There is a certain level of anxiety as you run low on stocks of a wine that has been doing so well in the market, what will be made of the next vintage’s offering, and will it measure up? will our loyal followers enjoy this ‘new’ wine as much as the previous?
Here at Kokako, we had a plan to cellar our wines to the point that we felt showed them at their best then release them for sale. The downside is there is a lot of money sitting in a temperature-controlled room, upside we see the wines evolve and change where a lot would be sold out before reaching this point and often consumed before reaching their potential.
Here in NZ, we love our wines but the largest percentage is consumed within days of purchase, very few kiwis keep a cellar.
I got distracted there. Back to succession. So our much loved 2018 Rangiwai Chardonnay is coming to an end, we have cases, not 10’s of cases left.
The next Rangiwai of the block is 2020, as all the fruit from 2019 went to make our icon Awen Chardonnay. So 2020 Rangiwai is two years old now picked just before our first COVID lockdown after a lovely chardonnay vintage. The weather played its part and getting the fruit ripe was not a challenge, deciding when to pick was, ‘would we even get our fruit off the vines as the world COVID numbers went mad.’
So what are the biggest differences between Rangiwai 2018 and Rangiwai 2020! What are their similarities?
Lets start with what these wines have in common.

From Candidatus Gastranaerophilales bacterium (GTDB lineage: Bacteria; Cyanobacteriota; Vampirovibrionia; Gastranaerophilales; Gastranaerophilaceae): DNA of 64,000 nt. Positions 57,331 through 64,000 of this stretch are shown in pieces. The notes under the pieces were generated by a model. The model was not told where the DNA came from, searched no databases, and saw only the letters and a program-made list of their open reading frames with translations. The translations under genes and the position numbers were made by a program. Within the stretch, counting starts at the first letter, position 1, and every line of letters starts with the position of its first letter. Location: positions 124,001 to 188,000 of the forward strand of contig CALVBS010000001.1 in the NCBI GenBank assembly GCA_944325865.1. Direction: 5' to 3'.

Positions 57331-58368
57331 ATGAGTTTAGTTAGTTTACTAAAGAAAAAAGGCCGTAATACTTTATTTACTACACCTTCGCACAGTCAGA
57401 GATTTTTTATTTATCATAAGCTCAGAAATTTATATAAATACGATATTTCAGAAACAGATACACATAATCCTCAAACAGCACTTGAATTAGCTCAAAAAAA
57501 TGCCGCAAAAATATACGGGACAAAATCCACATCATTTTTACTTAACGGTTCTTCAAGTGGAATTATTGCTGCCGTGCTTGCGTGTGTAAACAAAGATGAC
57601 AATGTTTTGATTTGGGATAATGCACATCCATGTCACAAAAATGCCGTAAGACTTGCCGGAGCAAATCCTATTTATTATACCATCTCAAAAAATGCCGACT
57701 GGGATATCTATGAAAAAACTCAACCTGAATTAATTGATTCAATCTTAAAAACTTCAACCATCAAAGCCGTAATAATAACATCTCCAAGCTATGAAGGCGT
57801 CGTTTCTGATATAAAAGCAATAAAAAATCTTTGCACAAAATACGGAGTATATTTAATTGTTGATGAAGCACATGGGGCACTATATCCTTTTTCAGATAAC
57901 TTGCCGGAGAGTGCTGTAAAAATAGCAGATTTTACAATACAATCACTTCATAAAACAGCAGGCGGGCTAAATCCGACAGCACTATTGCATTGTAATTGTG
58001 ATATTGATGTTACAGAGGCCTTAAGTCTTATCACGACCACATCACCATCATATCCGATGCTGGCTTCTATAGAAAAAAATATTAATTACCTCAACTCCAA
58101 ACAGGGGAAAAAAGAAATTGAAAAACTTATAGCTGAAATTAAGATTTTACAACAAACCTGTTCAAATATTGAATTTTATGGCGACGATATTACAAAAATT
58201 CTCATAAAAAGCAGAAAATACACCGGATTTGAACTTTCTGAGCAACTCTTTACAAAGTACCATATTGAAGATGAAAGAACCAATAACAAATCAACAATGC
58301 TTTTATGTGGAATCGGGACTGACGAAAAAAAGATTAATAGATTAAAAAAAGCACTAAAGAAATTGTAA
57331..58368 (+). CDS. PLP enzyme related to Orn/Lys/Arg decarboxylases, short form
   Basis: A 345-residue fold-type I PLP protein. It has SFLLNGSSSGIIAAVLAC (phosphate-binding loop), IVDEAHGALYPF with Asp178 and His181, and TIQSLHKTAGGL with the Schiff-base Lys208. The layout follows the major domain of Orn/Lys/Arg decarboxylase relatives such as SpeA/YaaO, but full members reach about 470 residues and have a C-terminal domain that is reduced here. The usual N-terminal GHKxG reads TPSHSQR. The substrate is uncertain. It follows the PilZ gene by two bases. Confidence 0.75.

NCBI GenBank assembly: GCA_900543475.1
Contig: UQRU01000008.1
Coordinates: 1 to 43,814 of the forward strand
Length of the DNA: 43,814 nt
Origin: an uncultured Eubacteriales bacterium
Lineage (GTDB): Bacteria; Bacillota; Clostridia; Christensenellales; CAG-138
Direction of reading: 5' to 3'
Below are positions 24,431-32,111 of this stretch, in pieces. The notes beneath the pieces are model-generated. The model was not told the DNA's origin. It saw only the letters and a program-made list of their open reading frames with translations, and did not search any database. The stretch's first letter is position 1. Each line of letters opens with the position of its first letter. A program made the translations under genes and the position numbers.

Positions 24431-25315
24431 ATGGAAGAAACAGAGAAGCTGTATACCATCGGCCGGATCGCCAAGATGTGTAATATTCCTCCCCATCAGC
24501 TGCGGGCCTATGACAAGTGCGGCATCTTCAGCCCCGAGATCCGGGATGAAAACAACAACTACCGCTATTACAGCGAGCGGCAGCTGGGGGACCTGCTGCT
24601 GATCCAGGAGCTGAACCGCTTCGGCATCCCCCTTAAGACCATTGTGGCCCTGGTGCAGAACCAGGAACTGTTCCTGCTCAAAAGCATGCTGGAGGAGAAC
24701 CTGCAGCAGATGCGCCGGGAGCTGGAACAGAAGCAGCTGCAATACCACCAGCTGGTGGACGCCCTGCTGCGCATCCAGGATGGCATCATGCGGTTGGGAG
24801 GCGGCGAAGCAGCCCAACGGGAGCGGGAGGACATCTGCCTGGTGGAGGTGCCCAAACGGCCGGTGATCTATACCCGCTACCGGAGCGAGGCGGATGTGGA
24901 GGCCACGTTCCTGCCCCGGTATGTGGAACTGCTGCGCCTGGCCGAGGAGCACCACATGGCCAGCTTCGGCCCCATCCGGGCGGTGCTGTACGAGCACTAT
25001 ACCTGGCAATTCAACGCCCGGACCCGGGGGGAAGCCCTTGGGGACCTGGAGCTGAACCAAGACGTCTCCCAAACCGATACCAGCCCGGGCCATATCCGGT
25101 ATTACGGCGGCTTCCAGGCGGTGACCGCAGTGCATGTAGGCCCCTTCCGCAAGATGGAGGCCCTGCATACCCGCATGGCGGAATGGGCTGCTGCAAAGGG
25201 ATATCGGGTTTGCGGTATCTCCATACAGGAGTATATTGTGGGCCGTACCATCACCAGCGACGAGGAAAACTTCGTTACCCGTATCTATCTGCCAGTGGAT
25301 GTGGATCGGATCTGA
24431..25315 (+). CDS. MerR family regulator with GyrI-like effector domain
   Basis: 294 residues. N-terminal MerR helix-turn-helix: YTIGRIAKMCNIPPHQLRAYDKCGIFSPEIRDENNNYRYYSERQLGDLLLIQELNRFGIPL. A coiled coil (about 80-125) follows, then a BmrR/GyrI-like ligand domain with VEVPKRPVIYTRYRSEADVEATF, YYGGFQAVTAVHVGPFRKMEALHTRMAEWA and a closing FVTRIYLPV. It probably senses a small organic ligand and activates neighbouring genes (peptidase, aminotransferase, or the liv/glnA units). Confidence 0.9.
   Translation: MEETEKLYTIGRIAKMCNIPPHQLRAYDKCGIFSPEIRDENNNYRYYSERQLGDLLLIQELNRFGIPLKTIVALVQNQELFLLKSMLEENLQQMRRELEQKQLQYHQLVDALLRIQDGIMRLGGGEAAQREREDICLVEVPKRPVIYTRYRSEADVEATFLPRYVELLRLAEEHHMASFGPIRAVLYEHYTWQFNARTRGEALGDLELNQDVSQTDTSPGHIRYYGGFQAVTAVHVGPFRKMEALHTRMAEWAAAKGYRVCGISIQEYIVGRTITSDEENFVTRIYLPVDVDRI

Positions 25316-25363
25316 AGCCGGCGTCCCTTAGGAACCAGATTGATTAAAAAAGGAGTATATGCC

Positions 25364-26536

Same vines growing in Ohiti gravels soils. Tick
Ohiti micro climate. Tick
Kokako team and vine management practices. Tick
Barrel selection from Damy. Tick
So the difference is the season and what that imparts onto our fruit. Chardonnay is a real canary in a cage for how the season was, it's delicate at flowering so inclement weather in early December can mean poor flower set, so bunches get smaller as the total number of berries per bunch reduces. The 120grams usual could easily become 80-90 grams that’s the difference between 7t per hectare and 5t per hectare. So with chardonnay crop loaded does affect fruit quality.
The units of heat that the vines get season if really the final vintage variable, top-end super-hot seasons like 2019 can give you sunburn on chardonnay and early development of uber ripe flavour profiles of nectarine, custard apple, cooler seasons it’s all about citrus fruit and minerality.
Vintage 2020 chardonnay for us in Ohiti was a real goldilocks season, not too hot, not too cold, just right. The result is an exciting development in the Rangiwai lineup, full of ripe stonefruit layering over pink grapefruit and sporting the moreish acidity that I feel is signature Kokako.
2020 doesn’t have that deep rich palate coating texture that comes from being four years old but you can feel it coming on so possibly I can relax a little and enjoy the rotation onto and new vintage, celebrating the fun and excitement of youth!